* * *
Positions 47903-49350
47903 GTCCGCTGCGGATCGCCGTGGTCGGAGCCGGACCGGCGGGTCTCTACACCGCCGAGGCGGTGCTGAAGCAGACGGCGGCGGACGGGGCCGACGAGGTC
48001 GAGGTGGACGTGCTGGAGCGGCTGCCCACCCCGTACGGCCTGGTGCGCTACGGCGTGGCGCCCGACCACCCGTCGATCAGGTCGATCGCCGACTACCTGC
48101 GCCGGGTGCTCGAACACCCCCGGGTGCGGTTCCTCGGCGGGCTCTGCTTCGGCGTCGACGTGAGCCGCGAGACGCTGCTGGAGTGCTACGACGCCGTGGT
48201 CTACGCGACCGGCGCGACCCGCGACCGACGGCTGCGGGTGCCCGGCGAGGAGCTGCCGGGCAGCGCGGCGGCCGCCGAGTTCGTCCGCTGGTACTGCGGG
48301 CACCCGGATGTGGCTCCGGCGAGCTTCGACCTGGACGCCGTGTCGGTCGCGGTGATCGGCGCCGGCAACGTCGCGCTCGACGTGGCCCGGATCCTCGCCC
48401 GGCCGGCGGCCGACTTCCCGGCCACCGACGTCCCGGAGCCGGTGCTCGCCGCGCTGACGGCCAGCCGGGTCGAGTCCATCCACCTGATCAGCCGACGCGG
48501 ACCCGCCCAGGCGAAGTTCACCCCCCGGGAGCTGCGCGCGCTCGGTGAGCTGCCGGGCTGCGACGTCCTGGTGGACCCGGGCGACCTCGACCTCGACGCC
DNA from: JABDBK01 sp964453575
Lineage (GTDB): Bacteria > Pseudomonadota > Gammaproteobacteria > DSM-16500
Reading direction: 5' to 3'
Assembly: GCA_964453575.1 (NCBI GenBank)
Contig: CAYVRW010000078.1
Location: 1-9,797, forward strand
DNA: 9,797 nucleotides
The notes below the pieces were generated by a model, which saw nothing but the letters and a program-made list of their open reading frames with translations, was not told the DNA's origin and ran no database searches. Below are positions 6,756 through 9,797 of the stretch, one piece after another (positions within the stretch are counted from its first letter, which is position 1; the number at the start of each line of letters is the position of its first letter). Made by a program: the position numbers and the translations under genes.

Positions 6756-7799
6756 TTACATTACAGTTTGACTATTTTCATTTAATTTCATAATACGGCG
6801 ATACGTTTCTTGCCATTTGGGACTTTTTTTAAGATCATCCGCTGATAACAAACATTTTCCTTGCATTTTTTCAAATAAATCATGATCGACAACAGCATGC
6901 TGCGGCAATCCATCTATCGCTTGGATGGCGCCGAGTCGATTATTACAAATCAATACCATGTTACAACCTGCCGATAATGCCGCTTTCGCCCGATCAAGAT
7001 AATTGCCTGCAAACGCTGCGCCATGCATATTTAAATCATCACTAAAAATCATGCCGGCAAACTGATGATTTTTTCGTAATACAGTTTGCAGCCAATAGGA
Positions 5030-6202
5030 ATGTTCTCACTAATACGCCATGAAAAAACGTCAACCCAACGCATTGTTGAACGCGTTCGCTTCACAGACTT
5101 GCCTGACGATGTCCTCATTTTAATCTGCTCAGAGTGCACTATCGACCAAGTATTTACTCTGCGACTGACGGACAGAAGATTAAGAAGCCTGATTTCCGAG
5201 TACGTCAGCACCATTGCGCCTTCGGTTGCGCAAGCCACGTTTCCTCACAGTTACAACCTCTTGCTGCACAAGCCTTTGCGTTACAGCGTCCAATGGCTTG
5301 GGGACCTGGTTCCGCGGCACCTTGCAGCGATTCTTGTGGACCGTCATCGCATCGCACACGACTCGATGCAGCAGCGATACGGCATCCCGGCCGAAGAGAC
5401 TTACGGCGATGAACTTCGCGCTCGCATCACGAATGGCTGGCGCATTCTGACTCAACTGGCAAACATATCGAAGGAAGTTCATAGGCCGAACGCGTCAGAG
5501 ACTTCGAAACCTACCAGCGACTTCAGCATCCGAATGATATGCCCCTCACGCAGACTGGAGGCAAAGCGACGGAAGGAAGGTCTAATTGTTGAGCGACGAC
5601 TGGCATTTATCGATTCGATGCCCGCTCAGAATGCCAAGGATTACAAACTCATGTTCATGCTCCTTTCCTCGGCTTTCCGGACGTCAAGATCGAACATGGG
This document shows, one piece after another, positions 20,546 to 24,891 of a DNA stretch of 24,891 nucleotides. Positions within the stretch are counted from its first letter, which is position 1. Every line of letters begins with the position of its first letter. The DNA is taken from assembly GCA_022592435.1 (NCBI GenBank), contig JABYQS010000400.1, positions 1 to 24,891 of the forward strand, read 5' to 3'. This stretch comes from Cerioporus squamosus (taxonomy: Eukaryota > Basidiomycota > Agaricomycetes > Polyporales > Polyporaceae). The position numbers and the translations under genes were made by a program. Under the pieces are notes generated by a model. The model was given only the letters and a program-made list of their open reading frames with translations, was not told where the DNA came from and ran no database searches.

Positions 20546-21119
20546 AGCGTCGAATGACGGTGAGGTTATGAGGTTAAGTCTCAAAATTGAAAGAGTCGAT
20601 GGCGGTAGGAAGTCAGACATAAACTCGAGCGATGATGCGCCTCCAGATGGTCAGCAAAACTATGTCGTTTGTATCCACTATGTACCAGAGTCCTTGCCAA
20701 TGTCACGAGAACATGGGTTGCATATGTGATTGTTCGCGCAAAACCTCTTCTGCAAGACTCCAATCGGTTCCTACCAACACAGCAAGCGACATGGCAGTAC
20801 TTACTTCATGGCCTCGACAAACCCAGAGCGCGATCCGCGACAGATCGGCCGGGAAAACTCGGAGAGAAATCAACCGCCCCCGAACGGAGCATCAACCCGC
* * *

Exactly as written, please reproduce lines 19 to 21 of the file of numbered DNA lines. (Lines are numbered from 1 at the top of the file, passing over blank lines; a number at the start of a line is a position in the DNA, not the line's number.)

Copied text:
6801 ATACGTTTCTTGCCATTTGGGACTTTTTTTAAGATCATCCGCTGATAACAAACATTTTCCTTGCATTTTTTCAAATAAATCATGATCGACAACAGCATGC
6901 TGCGGCAATCCATCTATCGCTTGGATGGCGCCGAGTCGATTATTACAAATCAATACCATGTTACAACCTGCCGATAATGCCGCTTTCGCCCGATCAAGAT
7001 AATTGCCTGCAAACGCTGCGCCATGCATATTTAAATCATCACTAAAAATCATGCCGGCAAACTGATGATTTTTTCGTAATACAGTTTGCAGCCAATAGGA